National Epilepsy Day: 7 Common Epilepsy Myths Busted!


National Epilepsy Day is on November 17, 2018.

Epilepsy is the second most common and frequently encountered neurological condition. As per a 2018 Indian study, 70 million people have epilepsy worldwide and nearly 12 million Indians suffer from the condition. This means that Indians suffering from epilepsy contributes to nearly one-sixth of the global burden which means that it is not a rare disease in India. Epilepsy is considered a curse or an evil thing, and thus, epileptic patients are abandoned and discriminated against. Epilepsy has been a part of social stigma in India because of which people are stuck to superstitious beliefs. So this National Epilepsy Day, let’s steer clear some of the common myths and misconceptions about the condition.

Myth #1: Epilepsy is a curse of God

Fact: Epilepsy is NOT due to being possessed by an evil spirit, nor is it due to any supernatural powers or a curse/wrath of God. In fact, just like diabetes and depression, it is a clinical condition that needs treatment. It is a neurological condition which affects the brain and can lead to epileptic seizures.

Myth #2: Epilepsy is contagious

Fact: You cannot get epilepsy if you come in contact with an epileptic person, so it is NOT a contagious disease. Most people also believe that epilepsy can spread by sharing utensils or by contact of saliva, which is not true. Hence, the next time you spot a person suffering an attack, do not refrain from helping his because of the fear that it can spread by touching the person.

Myth #3: People with epilepsy are mentally ill

Fact: NO, epilepsy is not a mental illness. It is associated with mood problems like anxiety and depression. In a majority of cases, it doesn’t lead to mental health problems. But saying that a person with epilepsy is mad is just wrong.

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Myth 4: Use of an onion or keys can terminate an ongoing epileptic attack.

Fact: The is a big NO. Most people believe that placing a metal key in the hands of a person having an attack or making the person smell onions or dirty socks during an attack can stop the attack. However,  epileptic patients and their families should not fall prey to such irrational beliefs.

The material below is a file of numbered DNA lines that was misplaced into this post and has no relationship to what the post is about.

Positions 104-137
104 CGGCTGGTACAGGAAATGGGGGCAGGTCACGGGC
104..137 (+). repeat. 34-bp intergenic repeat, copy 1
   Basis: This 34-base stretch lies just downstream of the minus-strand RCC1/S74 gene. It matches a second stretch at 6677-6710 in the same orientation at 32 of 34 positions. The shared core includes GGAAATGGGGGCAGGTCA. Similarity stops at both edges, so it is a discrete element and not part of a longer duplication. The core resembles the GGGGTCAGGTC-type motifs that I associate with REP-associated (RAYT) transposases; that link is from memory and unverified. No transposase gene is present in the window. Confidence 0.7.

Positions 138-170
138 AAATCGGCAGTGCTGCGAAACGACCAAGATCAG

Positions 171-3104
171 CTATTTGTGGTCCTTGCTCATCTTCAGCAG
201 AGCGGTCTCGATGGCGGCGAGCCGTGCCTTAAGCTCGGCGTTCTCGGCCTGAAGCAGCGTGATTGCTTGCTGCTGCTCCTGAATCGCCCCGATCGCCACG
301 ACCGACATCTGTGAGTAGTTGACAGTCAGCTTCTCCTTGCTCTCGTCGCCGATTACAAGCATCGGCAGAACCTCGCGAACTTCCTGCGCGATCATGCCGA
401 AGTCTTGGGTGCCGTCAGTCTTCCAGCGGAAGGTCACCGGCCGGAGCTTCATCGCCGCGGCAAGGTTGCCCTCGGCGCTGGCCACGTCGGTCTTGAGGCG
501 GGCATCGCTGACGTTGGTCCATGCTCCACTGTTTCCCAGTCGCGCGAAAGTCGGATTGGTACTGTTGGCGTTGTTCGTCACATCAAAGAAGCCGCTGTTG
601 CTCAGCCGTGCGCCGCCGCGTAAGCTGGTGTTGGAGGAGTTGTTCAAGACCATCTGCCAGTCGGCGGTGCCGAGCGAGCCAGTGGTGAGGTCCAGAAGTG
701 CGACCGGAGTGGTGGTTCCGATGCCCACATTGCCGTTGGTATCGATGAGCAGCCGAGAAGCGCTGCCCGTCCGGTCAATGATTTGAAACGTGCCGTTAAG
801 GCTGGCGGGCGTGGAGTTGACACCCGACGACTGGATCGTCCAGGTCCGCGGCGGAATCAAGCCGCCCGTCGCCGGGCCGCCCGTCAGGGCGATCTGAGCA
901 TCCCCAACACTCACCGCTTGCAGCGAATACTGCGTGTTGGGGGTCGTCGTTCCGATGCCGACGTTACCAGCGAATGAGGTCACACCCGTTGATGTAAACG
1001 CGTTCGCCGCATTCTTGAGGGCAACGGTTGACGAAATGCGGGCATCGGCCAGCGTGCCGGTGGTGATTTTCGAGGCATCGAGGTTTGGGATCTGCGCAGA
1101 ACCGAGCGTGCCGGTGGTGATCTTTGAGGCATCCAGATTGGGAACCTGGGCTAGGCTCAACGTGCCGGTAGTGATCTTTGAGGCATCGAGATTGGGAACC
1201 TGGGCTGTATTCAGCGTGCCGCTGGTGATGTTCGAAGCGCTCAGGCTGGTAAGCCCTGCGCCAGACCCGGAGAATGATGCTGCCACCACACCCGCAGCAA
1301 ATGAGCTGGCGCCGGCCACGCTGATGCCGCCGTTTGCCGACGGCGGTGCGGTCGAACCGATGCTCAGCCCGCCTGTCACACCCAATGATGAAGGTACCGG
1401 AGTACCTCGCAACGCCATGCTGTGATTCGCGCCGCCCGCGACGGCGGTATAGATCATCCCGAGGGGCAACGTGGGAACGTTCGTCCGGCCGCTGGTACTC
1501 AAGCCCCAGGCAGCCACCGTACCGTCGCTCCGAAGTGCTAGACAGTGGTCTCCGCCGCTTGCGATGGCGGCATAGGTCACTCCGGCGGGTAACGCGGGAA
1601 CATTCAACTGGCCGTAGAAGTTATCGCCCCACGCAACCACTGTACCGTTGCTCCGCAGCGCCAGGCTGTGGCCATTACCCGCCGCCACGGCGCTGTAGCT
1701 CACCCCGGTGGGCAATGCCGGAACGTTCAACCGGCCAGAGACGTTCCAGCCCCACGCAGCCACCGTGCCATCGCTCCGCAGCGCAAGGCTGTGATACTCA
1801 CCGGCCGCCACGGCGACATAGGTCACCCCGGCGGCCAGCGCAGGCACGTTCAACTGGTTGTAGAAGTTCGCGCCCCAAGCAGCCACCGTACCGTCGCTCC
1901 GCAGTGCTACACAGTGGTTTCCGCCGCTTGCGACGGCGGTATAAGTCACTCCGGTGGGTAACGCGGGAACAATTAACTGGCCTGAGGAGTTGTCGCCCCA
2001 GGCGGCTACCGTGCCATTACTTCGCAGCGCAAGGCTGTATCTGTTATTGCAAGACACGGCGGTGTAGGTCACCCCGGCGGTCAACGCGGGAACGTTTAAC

Myth 5: During a seizure, you swallow your tongue.

Fact: Bear in mind that the human tongue cannot be swallowed. However, one can bite their tongue leading to an injury or the tongue may roll back leading to an airway obstruction and respiratory distress during a seizure. Hence, if a person is having an attack, you can put a cloth in the mouth and make them lie in the recovery position (sideways) to avoid getting injured.

Myth #6: You should restrain the person having a seizure.

Fact: During an epileptic attack, you should never hold a person down but let the seizure run its course. Moreover, you should not force something in their mouth when having an attack.

Myth #7: People with epilepsy can’t work or lead normal lives.

Fact: Except for children who are born with mental disabilities, people with epilepsy have normal intelligence and functional abilities at par with others. Moreover, they can lead normal lives with proper medication and treatment. It is a misconception that they are dull, cannot have children or fail to excel at school and work.

Epilepsy is no more a serious disorder, but still, in most parts of our country, it is thought to be untreatable. It is unfortunate that we still prefer black magic and other superstitious practices as an easy and acceptable treatment and stay away from medical treatment options. This Epilepsy day, let’s do our bit by sharing this article with everyone we know to educate and spread awareness about the condition.

(The article is reviewed by Dr. Lalit Kanodia, General Physician)


1. Singh S, Mishra VN, Rai A, Singh R, Chaurasia RN. Myths and Superstition about Epilepsy: A Study from North India. J Neurosci Rural Pract. 2018 Jul-Sep;9(3):359-362.

2. Choi-Kwon S, Kim EK, Youn SM, Choi JM, Lee SK, Chung CK. Common misconceptions in people with epilepsy. J Clin Neurol. 2006 Sep;2(3):186-93.

3. Osungbade KO, Siyanbade SL. Myths, misconceptions, and misunderstandings about epilepsy in a Nigerian rural community: implications for community health interventions. Epilepsy Behav. 2011 Aug;21(4):425-9.


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